I also think the genetic factor is coming into play--I think more people on the spectrum are having children. We're less likely to have been called "retarded" and thus sterilized, or to have spent our lives in institutions, so yes, we marry and have more spectrum kids.


You beat me to it-- these are the 2 things that go through my head the most. Something can be genetic and increasing with each generation if simply more people with that variation are given the chance to have children.

And the birth trauma theory is mainly anecdotal on my part, but TOO huge to ignore. I don't think there is any ONE trigger or ONE gene. It seems like the more research being done the more it points to it being a fairly large cross section of genes with a lot of overlap and genetic variations that not all people with autism share.
post #52 of 86
Quote:
Originally Posted by GC_Mom View Post
Thank you for linking that article Finch.

Some of the comments people posted here really rubbed me the wrong way thank you to whomever posted the link refuting the Amish claim.
Yup and yup.

Is it just me, or do other people here get kinda bugged when people who don't have autism in their lives have really strong opinions about these sorts of things?
post #53 of 86
Quote:
Originally Posted by kchoffmann View Post
Yup and yup.

Is it just me, or do other people here get kinda bugged when people who don't have autism in their lives have really strong opinions about these sorts of things?
This could get me in trouble...but...lol...

I always find it interesting when people DEMAND you listen to their side of the argument when they won't even bend a little to listen to your side.

I also find it interesting when people stumble upon this particular board and bust into conversations with their opinions/experiences, and they end up inadvertantly stepping on toes here. It's happened to me a couple times and I've seen it many MANY times.

NOT that we don't enjoy visitors, but please, walk a mile in our shoes before telling us our opinions/reactions/feelings are wrong. Because if you lived our lives day in and day out, dealt with the rollercoaster of emotions we do, I bet your opinion of things like this would change.
post #54 of 86
Quote:
Originally Posted by kchoffmann View Post
Is it just me, or do other people here get kinda bugged when people who don't have autism in their lives have really strong opinions about these sorts of things?
It's definitely not just you. I get irritated as well - I don't mind it when people are curious but at least be respectful of the fact that we are the ones dealing with it everyday (this is not directed to the OP).
post #55 of 86
Quote:
Originally Posted by peekyboo View Post
This could get me in trouble...but...lol...

I always find it interesting when people DEMAND you listen to their side of the argument when they won't even bend a little to listen to your side.

I also find it interesting when people stumble upon this particular board and bust into conversations with their opinions/experiences, and they end up inadvertantly stepping on toes here. It's happened to me a couple times and I've seen it many MANY times.

NOT that we don't enjoy visitors, but please, walk a mile in our shoes before telling us our opinions/reactions/feelings are wrong. Because if you lived our lives day in and day out, dealt with the rollercoaster of emotions we do, I bet your opinion of things like this would change.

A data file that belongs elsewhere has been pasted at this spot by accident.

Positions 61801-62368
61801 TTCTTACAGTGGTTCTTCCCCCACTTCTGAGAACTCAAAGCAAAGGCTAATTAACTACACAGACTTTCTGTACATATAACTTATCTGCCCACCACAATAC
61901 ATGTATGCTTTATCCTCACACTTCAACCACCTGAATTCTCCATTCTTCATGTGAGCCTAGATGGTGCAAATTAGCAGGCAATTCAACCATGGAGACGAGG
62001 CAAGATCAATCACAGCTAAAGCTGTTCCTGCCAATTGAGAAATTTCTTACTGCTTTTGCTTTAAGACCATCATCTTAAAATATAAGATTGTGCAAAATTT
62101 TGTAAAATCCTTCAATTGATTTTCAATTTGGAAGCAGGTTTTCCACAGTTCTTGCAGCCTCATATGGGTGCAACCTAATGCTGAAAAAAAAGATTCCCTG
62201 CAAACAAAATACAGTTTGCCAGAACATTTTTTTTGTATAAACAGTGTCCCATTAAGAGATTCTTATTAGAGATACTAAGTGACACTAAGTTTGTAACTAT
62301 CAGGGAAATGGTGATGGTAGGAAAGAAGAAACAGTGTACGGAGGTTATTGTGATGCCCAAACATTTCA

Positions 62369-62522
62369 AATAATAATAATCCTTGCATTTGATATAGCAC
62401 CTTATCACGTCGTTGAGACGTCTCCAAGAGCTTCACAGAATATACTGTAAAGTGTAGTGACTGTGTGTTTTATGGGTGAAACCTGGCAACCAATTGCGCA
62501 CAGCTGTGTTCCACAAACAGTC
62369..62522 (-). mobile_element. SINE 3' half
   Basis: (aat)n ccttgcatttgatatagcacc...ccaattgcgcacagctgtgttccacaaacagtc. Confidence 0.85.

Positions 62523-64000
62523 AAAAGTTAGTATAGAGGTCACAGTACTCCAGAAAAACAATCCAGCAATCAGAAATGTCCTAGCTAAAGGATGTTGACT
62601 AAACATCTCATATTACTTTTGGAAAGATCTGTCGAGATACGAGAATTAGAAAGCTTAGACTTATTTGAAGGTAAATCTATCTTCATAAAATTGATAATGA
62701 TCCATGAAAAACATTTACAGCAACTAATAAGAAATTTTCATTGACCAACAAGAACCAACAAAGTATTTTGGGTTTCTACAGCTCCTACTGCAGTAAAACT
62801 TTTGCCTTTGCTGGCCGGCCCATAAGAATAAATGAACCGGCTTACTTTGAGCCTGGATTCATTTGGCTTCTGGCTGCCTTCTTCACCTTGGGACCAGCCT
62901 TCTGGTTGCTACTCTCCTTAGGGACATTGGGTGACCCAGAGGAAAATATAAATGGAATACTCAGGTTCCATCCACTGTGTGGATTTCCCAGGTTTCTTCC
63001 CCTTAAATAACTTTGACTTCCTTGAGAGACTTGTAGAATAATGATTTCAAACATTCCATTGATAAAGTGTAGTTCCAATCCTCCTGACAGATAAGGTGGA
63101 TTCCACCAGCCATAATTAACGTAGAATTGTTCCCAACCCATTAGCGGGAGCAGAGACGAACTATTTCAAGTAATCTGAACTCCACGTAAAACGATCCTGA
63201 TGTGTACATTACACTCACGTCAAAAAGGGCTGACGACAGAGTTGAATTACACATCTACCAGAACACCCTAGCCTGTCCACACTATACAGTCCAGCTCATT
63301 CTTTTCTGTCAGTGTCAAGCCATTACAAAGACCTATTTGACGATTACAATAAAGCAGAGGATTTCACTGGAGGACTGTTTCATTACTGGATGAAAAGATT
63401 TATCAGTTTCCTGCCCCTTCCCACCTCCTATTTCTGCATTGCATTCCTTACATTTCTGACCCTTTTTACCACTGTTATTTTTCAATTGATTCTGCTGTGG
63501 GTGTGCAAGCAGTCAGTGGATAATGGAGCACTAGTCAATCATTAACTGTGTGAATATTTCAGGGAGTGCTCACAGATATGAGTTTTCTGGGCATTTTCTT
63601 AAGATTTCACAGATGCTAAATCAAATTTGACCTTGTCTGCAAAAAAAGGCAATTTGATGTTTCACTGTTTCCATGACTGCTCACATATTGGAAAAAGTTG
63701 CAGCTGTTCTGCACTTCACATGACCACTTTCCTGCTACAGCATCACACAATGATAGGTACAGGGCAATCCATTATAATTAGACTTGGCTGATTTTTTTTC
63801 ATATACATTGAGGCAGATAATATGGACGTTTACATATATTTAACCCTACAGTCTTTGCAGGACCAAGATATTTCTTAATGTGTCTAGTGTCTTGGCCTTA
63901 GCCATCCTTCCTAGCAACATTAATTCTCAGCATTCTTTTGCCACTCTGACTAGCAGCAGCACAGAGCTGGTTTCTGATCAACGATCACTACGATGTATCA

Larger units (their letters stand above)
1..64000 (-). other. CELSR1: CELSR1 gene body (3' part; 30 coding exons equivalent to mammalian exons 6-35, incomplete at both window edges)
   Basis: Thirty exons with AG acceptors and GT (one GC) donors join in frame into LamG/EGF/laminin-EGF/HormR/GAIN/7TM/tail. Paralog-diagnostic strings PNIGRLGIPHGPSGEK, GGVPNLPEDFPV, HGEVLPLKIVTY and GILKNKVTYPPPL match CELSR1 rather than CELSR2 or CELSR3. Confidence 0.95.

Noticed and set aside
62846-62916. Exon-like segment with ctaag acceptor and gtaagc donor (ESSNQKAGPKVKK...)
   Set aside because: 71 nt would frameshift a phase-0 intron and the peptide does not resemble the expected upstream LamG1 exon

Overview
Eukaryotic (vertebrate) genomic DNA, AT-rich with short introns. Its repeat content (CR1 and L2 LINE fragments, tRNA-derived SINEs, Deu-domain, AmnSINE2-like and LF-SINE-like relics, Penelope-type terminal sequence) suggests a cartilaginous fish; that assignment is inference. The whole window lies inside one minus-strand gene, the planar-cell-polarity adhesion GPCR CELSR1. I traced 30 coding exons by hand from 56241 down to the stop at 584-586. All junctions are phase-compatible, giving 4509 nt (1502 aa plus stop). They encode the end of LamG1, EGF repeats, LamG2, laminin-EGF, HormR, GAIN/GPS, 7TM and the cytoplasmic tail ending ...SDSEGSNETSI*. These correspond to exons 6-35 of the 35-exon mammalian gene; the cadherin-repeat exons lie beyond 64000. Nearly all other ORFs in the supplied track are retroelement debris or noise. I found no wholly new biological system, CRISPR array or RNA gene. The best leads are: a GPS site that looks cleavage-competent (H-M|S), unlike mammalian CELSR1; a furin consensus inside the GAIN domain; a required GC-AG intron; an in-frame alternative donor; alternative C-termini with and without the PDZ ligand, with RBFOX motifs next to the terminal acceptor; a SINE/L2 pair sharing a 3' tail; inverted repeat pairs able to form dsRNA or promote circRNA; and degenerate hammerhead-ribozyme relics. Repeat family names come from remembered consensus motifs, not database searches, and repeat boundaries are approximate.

Very well said.
post #56 of 86
I'm in the camp that has thought that there's a genetic predisposition with environmental triggers. But more recently I've been looking into birth trauma and possible effects from it and very strongly feel that this plays a part in our particular situation since he did have a traumatic birth. I believe that his speech, eye and fine motor problems were definitely affected by his birth (nerve damage from vacuum suction delivery) and then the the "autism" (which I'm not even convinced anymore that he has) could be from the low oxygen during labor & pushing.

As others said, I think there are a lot of things now being called autism that really aren't and it really muddles the possibility of finding a cause(s).
post #57 of 86
Quote:
Originally Posted by peekyboo View Post
This could get me in trouble...but...lol...

I always find it interesting when people DEMAND you listen to their side of the argument when they won't even bend a little to listen to your side.

I also find it interesting when people stumble upon this particular board and bust into conversations with their opinions/experiences, and they end up inadvertantly stepping on toes here. It's happened to me a couple times and I've seen it many MANY times.

NOT that we don't enjoy visitors, but please, walk a mile in our shoes before telling us our opinions/reactions/feelings are wrong. Because if you lived our lives day in and day out, dealt with the rollercoaster of emotions we do, I bet your opinion of things like this would change.
I agree. And I find it not just with this board but with people IRL and other places online as well (people I've known for years). Some people will just never "get it", and I guess I should be happy for them that they don't but still, it would be nice if they were a bit more respectful or open-minded to the concept that they just DON'T understand.
post #58 of 86
just curious, has anyone ever looked at rising autism rates and maternal age? Is the increase in autism world wide or just a US thing?
post #59 of 86
Quote:
Originally Posted by kchoffmann View Post
Is it just me, or do other people here get kinda bugged when people who don't have autism in their lives have really strong opinions about these sorts of things?
Eh, strong opinions are fine. I've got plenty of opinions on things I haven't lived. Spouting them in the "Special Needs" forum...that bugs me.
post #60 of 86
Quote:
Originally Posted by natashaccat View Post
just curious, has anyone ever looked at rising autism rates and maternal age? Is the increase in autism world wide or just a US thing?
From my understanding, it is worldwide. I have seen a study about advanced paternal age and autism but not one with regards to maternal age.